The economy should be fun
by Paul Glover
Philadelphia’s greenest dreams can come true, with enough money. Parks and yards can overflow with fresh healthy food; our neighborhoods can become as beautiful as our kids’ smiles; each of us can be proudly employed rebuilding our city; every home can be secure.
Suddenly, millions of fresh dollars are coming to town. Federal and state programs are pouring cash into solar and wind power, urban farms and weatherization. But we’ll need far more money than this to fix everything that’s broken here: unemployment, health care, mortgages, schools, crime, gas & electric bills, food prices, student loans, water pollution, streets. Government doesn’t have sufficient dollars.
Hundreds of generous local foundations can’t pay the bill. And Wall Street has been busy losing money. Moreover, most dollars are still tied to technologies and institutions that damage the earth and keep us dependent.
So who’s got the money to make Philadelphia’s economy green and enjoyable? We Philadelphians. We’re the ones who care most about our lives and communities. We’re going to create money, and make it do what we need. Here’s how:
Philadelphia already has an impressive variety of financial players rebuilding damaged neighborhood economies from the ground up: credit unions, community development corporations, green banks, churches, green businesses. The best of these are laying the foundations of sustainable local wealth: energy efficiencies, local food and fuel, water conservation, alternatives to the automobile, nonprofit housing, local manufacture and trade. Thousands of grassroots jobs are being invented by citizens dedicated to ecology and social justice. We’re building an economy that connects people, rather than controls them.
Even so, bolder financial institutions are needed to allow the public direct authority over money, trade, investment, interest rates and land use. Let’s consider some examples of new local programs slated to begin.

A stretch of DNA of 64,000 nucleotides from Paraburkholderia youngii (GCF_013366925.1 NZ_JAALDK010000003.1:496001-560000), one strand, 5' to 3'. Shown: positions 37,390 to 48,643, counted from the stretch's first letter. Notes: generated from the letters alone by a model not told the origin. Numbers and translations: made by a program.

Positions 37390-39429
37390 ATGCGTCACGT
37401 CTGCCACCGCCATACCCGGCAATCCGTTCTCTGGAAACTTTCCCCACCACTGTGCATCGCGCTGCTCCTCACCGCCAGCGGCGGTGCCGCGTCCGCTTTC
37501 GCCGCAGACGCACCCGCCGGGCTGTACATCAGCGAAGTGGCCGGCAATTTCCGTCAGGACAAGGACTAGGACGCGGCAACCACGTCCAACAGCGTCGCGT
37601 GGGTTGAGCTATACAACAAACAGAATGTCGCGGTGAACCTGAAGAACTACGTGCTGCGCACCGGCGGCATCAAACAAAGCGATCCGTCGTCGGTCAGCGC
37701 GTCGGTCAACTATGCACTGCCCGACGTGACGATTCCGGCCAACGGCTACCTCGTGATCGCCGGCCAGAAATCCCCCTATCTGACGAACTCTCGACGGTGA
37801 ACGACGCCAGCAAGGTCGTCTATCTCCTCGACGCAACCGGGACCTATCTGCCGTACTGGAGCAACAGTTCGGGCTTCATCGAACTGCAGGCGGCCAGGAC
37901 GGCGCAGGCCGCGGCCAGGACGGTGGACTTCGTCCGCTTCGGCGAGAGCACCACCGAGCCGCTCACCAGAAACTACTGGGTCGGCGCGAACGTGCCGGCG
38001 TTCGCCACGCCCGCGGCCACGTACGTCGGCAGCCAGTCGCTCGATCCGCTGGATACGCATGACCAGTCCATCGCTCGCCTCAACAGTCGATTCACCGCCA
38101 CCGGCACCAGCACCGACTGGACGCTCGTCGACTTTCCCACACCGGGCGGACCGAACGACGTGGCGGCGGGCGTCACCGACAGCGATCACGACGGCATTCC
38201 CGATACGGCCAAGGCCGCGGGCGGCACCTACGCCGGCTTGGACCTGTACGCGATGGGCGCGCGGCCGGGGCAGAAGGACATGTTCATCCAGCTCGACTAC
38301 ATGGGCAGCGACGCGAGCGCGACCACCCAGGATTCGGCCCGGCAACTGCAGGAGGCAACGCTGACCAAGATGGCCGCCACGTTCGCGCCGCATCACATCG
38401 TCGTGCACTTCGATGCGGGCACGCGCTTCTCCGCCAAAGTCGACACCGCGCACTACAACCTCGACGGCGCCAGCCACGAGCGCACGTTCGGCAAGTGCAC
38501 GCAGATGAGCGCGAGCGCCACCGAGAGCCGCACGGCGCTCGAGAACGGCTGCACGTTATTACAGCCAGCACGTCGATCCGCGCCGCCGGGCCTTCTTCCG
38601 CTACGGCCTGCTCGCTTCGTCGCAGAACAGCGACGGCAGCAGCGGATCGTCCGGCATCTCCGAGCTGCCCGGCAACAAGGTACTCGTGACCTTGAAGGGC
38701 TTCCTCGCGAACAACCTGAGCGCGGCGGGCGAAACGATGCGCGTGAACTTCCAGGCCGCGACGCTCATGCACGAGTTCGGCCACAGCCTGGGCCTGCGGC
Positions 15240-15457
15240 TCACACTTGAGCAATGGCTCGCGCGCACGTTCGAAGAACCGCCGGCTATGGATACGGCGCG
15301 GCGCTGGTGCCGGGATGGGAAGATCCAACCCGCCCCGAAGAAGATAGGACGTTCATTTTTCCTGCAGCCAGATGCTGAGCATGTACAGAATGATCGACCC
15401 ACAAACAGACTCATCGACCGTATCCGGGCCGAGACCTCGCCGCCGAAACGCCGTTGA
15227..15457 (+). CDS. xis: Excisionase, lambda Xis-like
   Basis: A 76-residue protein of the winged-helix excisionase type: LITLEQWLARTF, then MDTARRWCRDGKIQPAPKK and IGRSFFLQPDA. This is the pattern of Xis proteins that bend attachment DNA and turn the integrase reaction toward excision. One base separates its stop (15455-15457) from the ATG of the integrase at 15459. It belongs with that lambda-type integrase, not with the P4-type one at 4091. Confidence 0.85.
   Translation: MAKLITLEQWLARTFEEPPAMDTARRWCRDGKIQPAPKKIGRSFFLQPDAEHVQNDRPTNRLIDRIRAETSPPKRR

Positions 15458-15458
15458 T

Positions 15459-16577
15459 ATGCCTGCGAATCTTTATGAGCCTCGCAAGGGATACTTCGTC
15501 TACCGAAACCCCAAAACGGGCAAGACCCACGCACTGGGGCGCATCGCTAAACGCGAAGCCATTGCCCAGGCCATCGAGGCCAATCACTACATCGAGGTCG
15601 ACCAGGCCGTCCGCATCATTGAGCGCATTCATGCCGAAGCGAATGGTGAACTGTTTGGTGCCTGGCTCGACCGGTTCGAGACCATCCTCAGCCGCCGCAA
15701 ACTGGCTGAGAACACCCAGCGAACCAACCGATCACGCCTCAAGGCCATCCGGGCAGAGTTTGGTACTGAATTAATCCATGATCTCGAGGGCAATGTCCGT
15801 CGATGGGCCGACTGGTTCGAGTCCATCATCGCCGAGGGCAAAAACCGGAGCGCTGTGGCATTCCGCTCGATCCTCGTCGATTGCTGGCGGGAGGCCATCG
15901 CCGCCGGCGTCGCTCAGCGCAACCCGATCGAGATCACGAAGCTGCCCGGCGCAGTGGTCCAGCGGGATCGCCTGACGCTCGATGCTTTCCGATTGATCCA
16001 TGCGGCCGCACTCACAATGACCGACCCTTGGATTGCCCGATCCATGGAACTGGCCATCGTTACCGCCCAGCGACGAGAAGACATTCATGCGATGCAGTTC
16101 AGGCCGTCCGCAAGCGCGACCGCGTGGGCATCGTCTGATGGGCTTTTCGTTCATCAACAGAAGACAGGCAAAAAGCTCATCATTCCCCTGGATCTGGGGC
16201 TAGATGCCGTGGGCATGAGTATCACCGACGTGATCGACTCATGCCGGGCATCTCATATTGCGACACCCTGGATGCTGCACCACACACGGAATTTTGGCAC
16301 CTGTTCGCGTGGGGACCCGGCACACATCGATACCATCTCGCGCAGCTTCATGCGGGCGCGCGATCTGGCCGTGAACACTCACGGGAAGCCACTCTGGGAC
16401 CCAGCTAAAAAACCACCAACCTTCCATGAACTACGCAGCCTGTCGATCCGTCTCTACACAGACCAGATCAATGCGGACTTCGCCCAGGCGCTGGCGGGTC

- Philadelphia Regional & Independent Stock Exchange (PRAISE) brings together capital of all kinds for local eco-development. The rich profit by empowering, rather than dominating, the poor. The Securities & Ecologies Commission (SEC) counts local economic progress by specific local measures of environmental and social justice.
- Philadelphia Fund for Ecological Living (PhilaFEL) lowers basic living costs by pumping tax-deductible donations for green tools into lowest-income districts. This creates jobs owned and controlled by neighbors. It encourages equitable development: strengthening rather than displacing long-time residents.
- When you need money, print it. Several types of community currency will put millions of dollars worth of local paper cash and other credits into our greening sector. Microloans (up to $20,000) can be made interest-free. Who backs this money? You are the bank, you are the treasury, and you are the treasurer.
- Co-operative plans, whose members pool small amounts of money, reduce expenses for housing, childcare, electricity and dinner. A health co-op will cover an increasing range of everyday emergencies for small annual membership payments, ultimately enabling members to hire their own doctors and start their own free clinics.
- The Philadelphia Insulation Factory (PIF) exemplifies import replacement: manufacturing goods here from local recycled materials, while hiring citizens with the least formal education.
- The aforementioned programs need to be coordinated by a non-governmental nonprofit WPA. Let’s call it the Green Labor Administration (GLAD). More information about these programs is at greenjobsphilly.org
Philadelphia’s green economy will value us as neighbors and citizens, rather than as consumers. We’ll revive the American Dream—to earn enough money from one job to raise a child, to feed and clothe ourselves well, and travel. We’ll have work that’s creative and interesting. We’ll have something greater than jobs and money. We’ll work enthusiastically, by putting love at the center of commerce.
Paul Glover teaches Metropolitan Ecology at Temple University, and publishes Green Jobs Philly News. A member of Philadelphia’s Green Finance Task Force, he is the founder of programs like Ithaca HOURS local currency, Health Democracy, Citizen Planners and the Philadelphia Orchard Project. paulglover.org